Before the surgery, Souers was curious about how her breasts would look afterwards. When she ran a simple Google search to see what Black women with bilateral mastectomy look like, mostly images of White women turned up.
“My antennas go up. So, are Black women not getting double mastectomies? Are they having bad doctors? Are my doctors asking me to do something other Black women aren’t doing? All of this made me anxious,” Souers says.
Marissa Thomas ofTacoma, WA, had a similar experience after she was diagnosed with stage II breast cancer at age 41 in November 2015. The following year, she had to go through “the whole gamut of treatment” — a lumpectomy (removal of part of breast), chemotherapy, radiation, and two breast reconstruction surgeries.
During that trying time, Thomas says she “didn’t see anybody that … looked like me that was going through treatment. I knew that they were out there, but just trying to connect with them and have an online support group — there just wasn’t any out there,” Thomas says.
But thanks to the internet, Thomas and Souers connected with each other online on Instagram. Later, the two met in-person at a meeting, where they realized they had a lot in common. Sensing a lack of community for women of color with breast cancer, the two women co-founded a group called For the Breast of Us.
The group’s mission, Thomas says, is to uplift and empower women of color with breast cancer with the tools necessary to advocate for themselves as they navigate the bumpy medical journey. Today, the group’s private Facebook page has over 700 members who look to the community for advocacy, support, and empowerment.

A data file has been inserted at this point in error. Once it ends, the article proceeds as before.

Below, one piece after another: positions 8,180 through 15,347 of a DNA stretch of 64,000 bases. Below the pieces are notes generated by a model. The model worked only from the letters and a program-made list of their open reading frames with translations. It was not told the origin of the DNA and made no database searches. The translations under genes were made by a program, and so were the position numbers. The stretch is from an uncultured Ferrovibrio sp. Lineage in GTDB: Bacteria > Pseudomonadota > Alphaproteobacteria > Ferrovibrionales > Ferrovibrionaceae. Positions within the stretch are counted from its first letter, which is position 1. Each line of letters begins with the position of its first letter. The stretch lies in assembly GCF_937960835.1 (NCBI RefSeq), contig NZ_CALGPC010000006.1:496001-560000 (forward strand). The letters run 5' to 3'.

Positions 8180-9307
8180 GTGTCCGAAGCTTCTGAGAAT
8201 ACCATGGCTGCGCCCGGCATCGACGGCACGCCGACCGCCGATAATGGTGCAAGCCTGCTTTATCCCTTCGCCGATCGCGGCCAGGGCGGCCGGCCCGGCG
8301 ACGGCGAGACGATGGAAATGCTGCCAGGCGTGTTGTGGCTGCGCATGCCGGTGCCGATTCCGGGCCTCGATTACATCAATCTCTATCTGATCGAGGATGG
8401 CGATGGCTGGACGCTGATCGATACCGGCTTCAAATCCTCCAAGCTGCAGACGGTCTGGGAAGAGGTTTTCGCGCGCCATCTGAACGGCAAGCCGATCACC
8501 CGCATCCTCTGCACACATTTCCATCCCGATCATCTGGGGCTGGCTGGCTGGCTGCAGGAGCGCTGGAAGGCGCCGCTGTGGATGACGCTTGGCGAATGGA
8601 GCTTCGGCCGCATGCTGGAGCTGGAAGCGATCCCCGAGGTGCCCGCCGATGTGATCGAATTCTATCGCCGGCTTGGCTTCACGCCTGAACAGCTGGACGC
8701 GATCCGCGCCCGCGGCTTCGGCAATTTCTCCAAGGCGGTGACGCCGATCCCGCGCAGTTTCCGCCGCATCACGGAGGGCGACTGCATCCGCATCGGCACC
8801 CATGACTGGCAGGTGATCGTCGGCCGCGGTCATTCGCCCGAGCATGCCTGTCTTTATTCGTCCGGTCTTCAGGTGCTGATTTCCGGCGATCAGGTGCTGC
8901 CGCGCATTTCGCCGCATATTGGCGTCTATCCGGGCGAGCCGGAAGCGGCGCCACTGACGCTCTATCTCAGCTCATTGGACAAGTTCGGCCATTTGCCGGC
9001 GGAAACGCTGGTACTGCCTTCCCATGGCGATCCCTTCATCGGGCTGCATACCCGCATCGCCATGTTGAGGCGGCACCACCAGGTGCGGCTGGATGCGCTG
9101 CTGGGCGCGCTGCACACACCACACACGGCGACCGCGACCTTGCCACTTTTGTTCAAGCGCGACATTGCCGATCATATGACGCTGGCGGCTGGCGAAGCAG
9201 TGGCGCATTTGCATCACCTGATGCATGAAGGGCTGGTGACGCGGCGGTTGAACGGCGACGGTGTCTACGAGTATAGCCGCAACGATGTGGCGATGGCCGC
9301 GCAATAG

One of the core missions at For the Breast of Us, Thomas says, is “wanting to know why a lot of women of color aren’t part of clinical trials” when it comes to breast cancer.
Clinical trials are studies that let scientists learn about how well new treatments work. It’s another area where Black women’s representation is sharply lower than White women.
“They [Black women] have fewer opportunities to participate in clinical trials, and they participate less in clinical research and other kinds of research,” El-Ashry says.
Black people make up only 6.2% of participants of clinical trials, Asians 3.3%, Hispanics 2.2%, and Native Americans 0.1%.
“I think like everything else, it’s a complex picture. In clinical trials themselves, if people have poor health because of co-morbid [underlying] conditions, they’re less likely to be enrolled in a clinical trial. And since there is a bigger proportion of that in the Black breast cancer community, that can lead to that,” El-Ashry says.
El-Ashry says it’s also an issue of awareness. “Awareness of the importance of clinical trials and even the opportunity to be, for example, at the scene, at a place that’s involved in clinical trials. So, it’s about the level of access and representation.”
Screening refers to checking for breast cancer when you don’t have a lump. This is because cancers can be so tiny that you don’t feel them. A diagnostic mammogram is a mammogram you get to look at a breast lump or other specific concern.
Medical groups don’t all agree on when to start getting screening mammograms. You may want to talk with your doctor about what’s best for you.